The good bits of being a Canadian exceed my strong feelings about winter and thus I have not given up my citizenship, but I think we need to add another province to Canada (one that is sunny all year round) – let’s trade in our worst province for Turks and Caicos.  I would volunteer to be the first resident. 

An ode to my father…

2 Nov

Guess what, my Dad apparently got online and read my blog. Mom told me that he actually thought it was funny – I can’t believe it. He isn’t one to flow over with compliments. I mean you really have to work for it. I guess in some ways you never need to question where you stand with him – he will usually tell you straight up how he feels. My mother is not a chef by school training but she is a chef by life training. I have heard Dad yell out at the end of a meal “Janice, that was some powerful stuff” and I have also heard him say “Janice, you have done a lot better.” A few months back Dad told me my lasagna was perhaps the best he has ever had. That was a big deal. In thinking about Dad and a few funny stories come to mind:

1. Many years ago my mother had a pair of floral leggings which my father detested – he still hates leggings. One day we came home from running errands to find Dad standing in the kitchen wearing the leggings while making bread. I remember laughing out loud at the site. Mom said “Leonel, what are you doing?” Dad replied “How do they look?” Mom replied “Terrible.” He replied “Well they don’t look any better on you.” I don’t think I saw the leggings again.
2. One year we were getting ready to go on vacation when Dad out of the blue announced he needed to get his hair cut before leaving. My mother would have been organizing, cooking, packing, planning so this would have been a huge annoyance. In fact I have heard my mother say the “F word” twice in my entire life and one of the times was during the planning of this trip. We drove into town and dropped Dad at the barber shop before leaving. My father returned with his hair completely shaved off. As in shiny bald head shaved off. He normally had something like Einstein hair, so the shave was rather shocking. Rumors of cancer quickly flew around our town. Not sure why he took this notion, but it made for an interesting start to our vacation.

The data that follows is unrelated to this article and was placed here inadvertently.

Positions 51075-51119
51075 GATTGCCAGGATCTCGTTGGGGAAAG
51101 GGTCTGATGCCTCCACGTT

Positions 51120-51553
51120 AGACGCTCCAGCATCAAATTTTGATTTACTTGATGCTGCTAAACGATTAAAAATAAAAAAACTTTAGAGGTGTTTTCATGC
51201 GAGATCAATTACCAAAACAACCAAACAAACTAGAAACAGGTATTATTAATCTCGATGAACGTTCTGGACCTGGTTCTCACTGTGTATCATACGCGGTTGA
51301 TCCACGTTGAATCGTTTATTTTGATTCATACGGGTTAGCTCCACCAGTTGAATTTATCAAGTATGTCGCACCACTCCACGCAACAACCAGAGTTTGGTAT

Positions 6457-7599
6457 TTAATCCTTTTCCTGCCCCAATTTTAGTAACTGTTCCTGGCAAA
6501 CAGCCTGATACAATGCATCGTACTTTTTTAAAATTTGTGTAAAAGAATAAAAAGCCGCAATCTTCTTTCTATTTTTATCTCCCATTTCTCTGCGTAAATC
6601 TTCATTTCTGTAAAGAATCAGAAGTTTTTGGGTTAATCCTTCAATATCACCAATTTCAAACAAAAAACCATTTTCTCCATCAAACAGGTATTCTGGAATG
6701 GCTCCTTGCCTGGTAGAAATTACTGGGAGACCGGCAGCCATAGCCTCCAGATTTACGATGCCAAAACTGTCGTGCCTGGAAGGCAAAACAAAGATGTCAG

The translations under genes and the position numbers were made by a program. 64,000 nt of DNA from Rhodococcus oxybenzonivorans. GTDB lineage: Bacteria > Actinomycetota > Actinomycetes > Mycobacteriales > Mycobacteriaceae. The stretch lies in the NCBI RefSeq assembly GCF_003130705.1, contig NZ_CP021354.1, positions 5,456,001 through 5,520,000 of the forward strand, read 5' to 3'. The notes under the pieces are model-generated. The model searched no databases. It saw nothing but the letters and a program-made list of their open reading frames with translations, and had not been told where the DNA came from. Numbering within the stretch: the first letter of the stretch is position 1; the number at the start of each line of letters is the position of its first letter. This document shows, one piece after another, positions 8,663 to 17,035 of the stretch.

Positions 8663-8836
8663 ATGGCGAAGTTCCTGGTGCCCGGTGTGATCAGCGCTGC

3. He often uses the car keys to clean his ears. It looks like he is trying to start his head instead of the car.
4. A few years ago he thought he needed a change before retiring so he decided to move to Calgary to work. We now call him the 2 week cowboy – that is how long he lasted.
5. For the grade ten semi-formal I made a hair appointment in town to get an “up do”. After waiting an extra hour for my appointment the stylist just bombed my hair. I am very particular about style so this was a big deal for me. I walked out of the salon totally emotional. Guess who was there to pick me up? Dad. I got in the car and in a grade 10 girl way started to cry and said “I hate my hair! She ruined it! I don’t want to go to the dance!” Now most fathers would say “Oh honey you are beautiful, what can I do for you?” Not my Dad. He said “Emilie, why don’t you get out of the car and get back in when you grow up.” Talk about feeling like an idiot because it is true.

For most of my early life I was often thinking “why does Dad do that?” As in he didn’t behave like most people I knew. We recycled years before others people did. He had all kinds of side gigs – he made yogurt for the health food store in town, sold milk to various families in the area and he sharpened blades for local businesses. He used the pockets from the back of his jeans to cover up holes in the knees. He had crazy hair. Most every single time someone came to our house and a geographic location was mentioned he would pull out his magnifying glass and world atlas. At some point I stopped trying to understand him and instead I just accept that he is different from anyone I know. In fact the older I get the more I absolutely appreciate his individualism in a world where most people are vanilla ice cream.

So Dad in case you read this – I think you are weird, but I also think you are cool.